Nasal Corticosteroid Sprays for Snoring
These medicines require a prescription from your doctor.
How It Works
Why It Is Used
Nasal corticosteroid sprays are used when congestion is the cause of snoring and other treatment has not relieved the congestion.
How Well It Works
Nasal corticosteroid sprays effectively decrease congestion, so they may reduce snoring.
All medicines have side effects. But many people don't feel the side effects, or they are able to deal with them. Ask your pharmacist about the side effects of each medicine you take. Side effects are also listed in the information that comes with your medicine.
Here are some important things to think about:
Call your doctor if you have:
Common side effects of this medicine include:
Side effects of nasal corticosteroid sprays are rare and minimal, even after long periods of continuous use.
See Drug Reference for a full list of side effects. (Drug Reference is not available in all systems.)
What To Think About
Corticosteroids are not the kind of steroids used for muscle building. People do not "bulk up" when using corticosteroids.
There has been some concern that nasal corticosteroid sprays may cause side effects in children, such as growth delay and behavioral disturbances. At the recommended doses, nasal corticosteroid sprays have not been shown to produce serious side effects. But because of these concerns, nasal corticosteroid sprays are used in children only when needed. Ask your doctor if corticosteroids are right for your child, and if so, which ones to use.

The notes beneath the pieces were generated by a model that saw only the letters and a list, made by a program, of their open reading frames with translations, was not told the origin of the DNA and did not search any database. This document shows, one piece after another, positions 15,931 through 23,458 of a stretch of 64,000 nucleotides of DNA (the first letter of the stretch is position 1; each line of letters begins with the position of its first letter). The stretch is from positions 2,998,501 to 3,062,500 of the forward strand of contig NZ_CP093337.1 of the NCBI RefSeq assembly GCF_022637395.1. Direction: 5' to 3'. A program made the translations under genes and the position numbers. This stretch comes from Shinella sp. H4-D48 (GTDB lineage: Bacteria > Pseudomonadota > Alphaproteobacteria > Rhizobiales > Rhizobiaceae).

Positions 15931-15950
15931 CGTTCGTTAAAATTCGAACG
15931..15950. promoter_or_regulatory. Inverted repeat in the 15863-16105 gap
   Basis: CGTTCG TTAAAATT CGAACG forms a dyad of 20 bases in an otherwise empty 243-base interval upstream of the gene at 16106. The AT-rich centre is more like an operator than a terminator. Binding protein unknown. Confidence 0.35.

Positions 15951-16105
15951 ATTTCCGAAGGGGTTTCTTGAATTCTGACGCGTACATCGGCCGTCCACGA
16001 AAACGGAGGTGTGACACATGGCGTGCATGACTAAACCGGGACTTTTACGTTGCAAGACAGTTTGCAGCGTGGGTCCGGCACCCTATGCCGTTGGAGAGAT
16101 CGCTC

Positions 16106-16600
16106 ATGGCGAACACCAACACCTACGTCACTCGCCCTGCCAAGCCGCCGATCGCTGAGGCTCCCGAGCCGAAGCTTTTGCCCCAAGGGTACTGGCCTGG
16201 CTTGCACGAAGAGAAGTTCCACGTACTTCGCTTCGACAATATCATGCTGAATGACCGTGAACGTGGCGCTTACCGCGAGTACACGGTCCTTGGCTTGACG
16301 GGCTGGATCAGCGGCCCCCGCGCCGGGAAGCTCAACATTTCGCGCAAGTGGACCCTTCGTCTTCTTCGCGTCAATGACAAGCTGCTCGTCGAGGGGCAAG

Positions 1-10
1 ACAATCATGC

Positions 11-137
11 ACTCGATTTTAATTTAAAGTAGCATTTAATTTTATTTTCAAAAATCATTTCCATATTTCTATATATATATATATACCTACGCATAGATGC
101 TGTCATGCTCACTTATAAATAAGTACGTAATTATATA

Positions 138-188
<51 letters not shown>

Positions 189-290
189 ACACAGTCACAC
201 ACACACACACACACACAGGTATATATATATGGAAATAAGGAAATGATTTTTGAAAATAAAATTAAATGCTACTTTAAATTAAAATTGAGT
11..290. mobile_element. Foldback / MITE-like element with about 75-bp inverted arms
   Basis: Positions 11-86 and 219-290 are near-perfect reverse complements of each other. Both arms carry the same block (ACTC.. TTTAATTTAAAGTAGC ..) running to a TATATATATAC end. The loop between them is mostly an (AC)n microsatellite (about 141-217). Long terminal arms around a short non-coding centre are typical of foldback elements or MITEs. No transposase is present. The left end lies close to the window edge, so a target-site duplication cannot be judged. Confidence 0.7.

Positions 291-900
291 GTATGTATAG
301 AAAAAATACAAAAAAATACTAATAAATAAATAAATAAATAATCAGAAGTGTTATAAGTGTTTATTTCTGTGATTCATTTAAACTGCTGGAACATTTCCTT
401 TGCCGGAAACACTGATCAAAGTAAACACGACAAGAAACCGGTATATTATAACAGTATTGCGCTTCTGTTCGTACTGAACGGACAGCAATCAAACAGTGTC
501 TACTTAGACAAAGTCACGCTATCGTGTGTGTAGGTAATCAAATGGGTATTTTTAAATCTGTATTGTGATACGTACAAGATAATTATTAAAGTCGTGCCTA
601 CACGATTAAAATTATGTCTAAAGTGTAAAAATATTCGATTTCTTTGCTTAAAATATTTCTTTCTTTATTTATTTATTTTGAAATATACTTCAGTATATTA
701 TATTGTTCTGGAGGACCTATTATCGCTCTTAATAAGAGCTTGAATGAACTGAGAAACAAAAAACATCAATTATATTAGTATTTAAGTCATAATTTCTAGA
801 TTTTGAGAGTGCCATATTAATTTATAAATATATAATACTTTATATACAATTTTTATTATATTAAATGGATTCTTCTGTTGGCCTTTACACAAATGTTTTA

Medicine is one of the many tools your doctor has to treat a health problem. Taking medicine as your doctor suggests will improve your health and may prevent future problems. If you don't take your medicines properly, you may be putting your health (and perhaps your life) at risk.
There are many reasons why people have trouble taking their medicine. But in most cases, there is something you can do. For suggestions on how to work around common problems, see the topic Taking Medicines as Prescribed.
Advice for women
If you are pregnant, breast-feeding, or planning to get pregnant, do not use any medicines unless your doctor tells you to. Some medicines can harm your baby. This includes prescription and over-the-counter medicines, vitamins, herbs, and supplements. And make sure that all your doctors know that you are pregnant, breast-feeding, or planning to get pregnant.
Follow-up care is a key part of your treatment and safety. Be sure to make and go to all appointments, and call your doctor if you are having problems. It's also a good idea to know your test results and keep a list of the medicines you take.
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